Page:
Mountfield lawnmowers are known to be compact, lightweight, and easy to maneuver. The ride-on models feature a Stiga engine providing ample power, while the seating position allows for improved visibility when operating the machine over extended periods.

When using a Mountfield lawnmower, there are a few potential issues to be aware of. These common problems, such as blade bosses shearing off, broken shear keys, and gas tank or gas line blockage, can be difficult to identify but are quickly solved if detected. Read on to discover the best methods to solve your problem.

Here are some of the most common Mountfield mower problems:

1. Blade bosses sheared off

Many Mountfield lawnmowers have blade bosses that shear off, which can be costly. Fortunately, there is an affordable and easy solution – installing a new blade boss.

These are widely available from most dealers online and the installation process is straightforward – tighten the blade bolt to the correct torque setting.

If you are unsure of how to replace the blades on your push mower, a blade replacement kit is advisable.

Home improvement stores often carry kits that include replacement nuts and blades, providing an accessible and straightforward method of replacing them at an affordable cost.

If your blades are damaged, you may have to get a new set. This usually costs just a few dollars, and they can be reinstalled in approximately ten minutes. Contact your local dealer for assistance with installation if needed.

2. Obstructions in the fuel tank or fuel line may be present

If your Mountfield mower is not functioning correctly, you should investigate the cause. Possible issues may include a blocked gas tank or line.

When carrying out this task, safety guidelines should be followed. In addition, a faulty carburetor can lead to hydro-locking, meaning gas in the cylinder blocks movements.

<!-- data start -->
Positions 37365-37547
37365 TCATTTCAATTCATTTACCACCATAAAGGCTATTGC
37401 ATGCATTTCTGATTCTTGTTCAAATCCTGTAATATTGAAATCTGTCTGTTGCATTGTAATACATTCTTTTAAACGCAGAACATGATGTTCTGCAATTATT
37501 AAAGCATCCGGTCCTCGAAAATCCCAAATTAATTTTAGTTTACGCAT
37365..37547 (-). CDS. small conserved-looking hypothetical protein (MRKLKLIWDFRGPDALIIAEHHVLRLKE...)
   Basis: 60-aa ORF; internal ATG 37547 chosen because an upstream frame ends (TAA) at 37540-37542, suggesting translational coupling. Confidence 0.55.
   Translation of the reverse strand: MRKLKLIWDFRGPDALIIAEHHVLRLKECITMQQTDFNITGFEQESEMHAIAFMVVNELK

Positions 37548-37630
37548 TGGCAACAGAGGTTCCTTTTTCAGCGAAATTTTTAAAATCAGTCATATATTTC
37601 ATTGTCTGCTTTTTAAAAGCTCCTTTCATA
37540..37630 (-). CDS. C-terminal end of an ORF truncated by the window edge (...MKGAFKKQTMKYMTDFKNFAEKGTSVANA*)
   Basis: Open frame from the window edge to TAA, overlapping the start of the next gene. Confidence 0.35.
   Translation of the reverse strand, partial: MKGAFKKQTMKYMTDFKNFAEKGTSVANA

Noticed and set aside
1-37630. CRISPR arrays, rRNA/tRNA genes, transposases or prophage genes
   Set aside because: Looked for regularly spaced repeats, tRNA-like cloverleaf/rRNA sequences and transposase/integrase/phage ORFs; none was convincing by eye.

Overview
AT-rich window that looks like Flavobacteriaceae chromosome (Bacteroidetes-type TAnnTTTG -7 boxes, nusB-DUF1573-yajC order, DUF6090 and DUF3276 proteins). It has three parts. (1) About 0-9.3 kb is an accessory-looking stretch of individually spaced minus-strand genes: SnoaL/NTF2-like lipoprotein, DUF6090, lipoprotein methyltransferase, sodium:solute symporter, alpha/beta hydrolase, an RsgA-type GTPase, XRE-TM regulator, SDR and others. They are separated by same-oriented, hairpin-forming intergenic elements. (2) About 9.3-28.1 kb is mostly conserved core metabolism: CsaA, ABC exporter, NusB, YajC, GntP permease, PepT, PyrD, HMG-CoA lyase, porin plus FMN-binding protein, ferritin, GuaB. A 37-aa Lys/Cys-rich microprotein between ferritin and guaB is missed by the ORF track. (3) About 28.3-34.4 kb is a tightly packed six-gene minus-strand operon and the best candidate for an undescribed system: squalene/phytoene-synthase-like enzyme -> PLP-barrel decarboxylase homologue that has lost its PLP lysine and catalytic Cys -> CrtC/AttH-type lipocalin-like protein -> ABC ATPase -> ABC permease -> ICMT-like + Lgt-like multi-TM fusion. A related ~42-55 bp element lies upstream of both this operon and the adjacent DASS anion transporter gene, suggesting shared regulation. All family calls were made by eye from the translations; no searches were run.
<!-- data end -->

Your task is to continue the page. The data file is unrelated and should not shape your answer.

It is important to use a fuel stabilizer when traveling by trailer with the mower since without it a no-start condition could occur. A fuel stabilizer can be used to both protect the Mountfield mower when not in use and help start it again in spring.

If the fuel tank appears cracked, this may have been caused by an object hitting the lawnmower. In some cases, the fuel line might even become snagged on a shrub and snap off.

Fortunately, replacing the fuel tank can be simple if done correctly – usually held in place with spring clamps, the fuel line needs to be detached before doing so.

3. A clogged carburetor

To troubleshoot a clogged carburetor on a Mountfield lawn loader, adequate familiarization with carburetor inspection is essential. Oil level should always be checked before each use and at least once monthly if the machine is used more frequently.

Also, watch for increased oil consumption when working on inclines or whenever the oil is leaking through the crankcase breather. A clogged carburetor might be the cause of difficulty starting the Mountfield machine. The Mountfield mower’s carburetor can be clogged by the choke, which is responsible for mixing the air and fuel before drawing it into the engine.

The carburetor has different passages that open at various throttle positions. At idle, fuel passes through the idle circuit to join with the air stream. The choke can control fuel flow during start-up and cold weather. If the problem continues, it may be necessary to replace it.

Applying voltage to the coil triggers the solenoid to open, allowing fuel to enter. Applying voltage to the coil will cause the solenoid to unlock and grant fuel entry. However, they could potentially become jammed or clogged. Therefore, checking your carburetor before using your mower is essential.

4. Broken shear key

The blade of a Mountfield mower may not release if the shear key is broken, which can be caused by storage. If you experience any failure, it is important to have broken shear keys on Mountfield mowers repaired at a local dealer, as this is a common issue.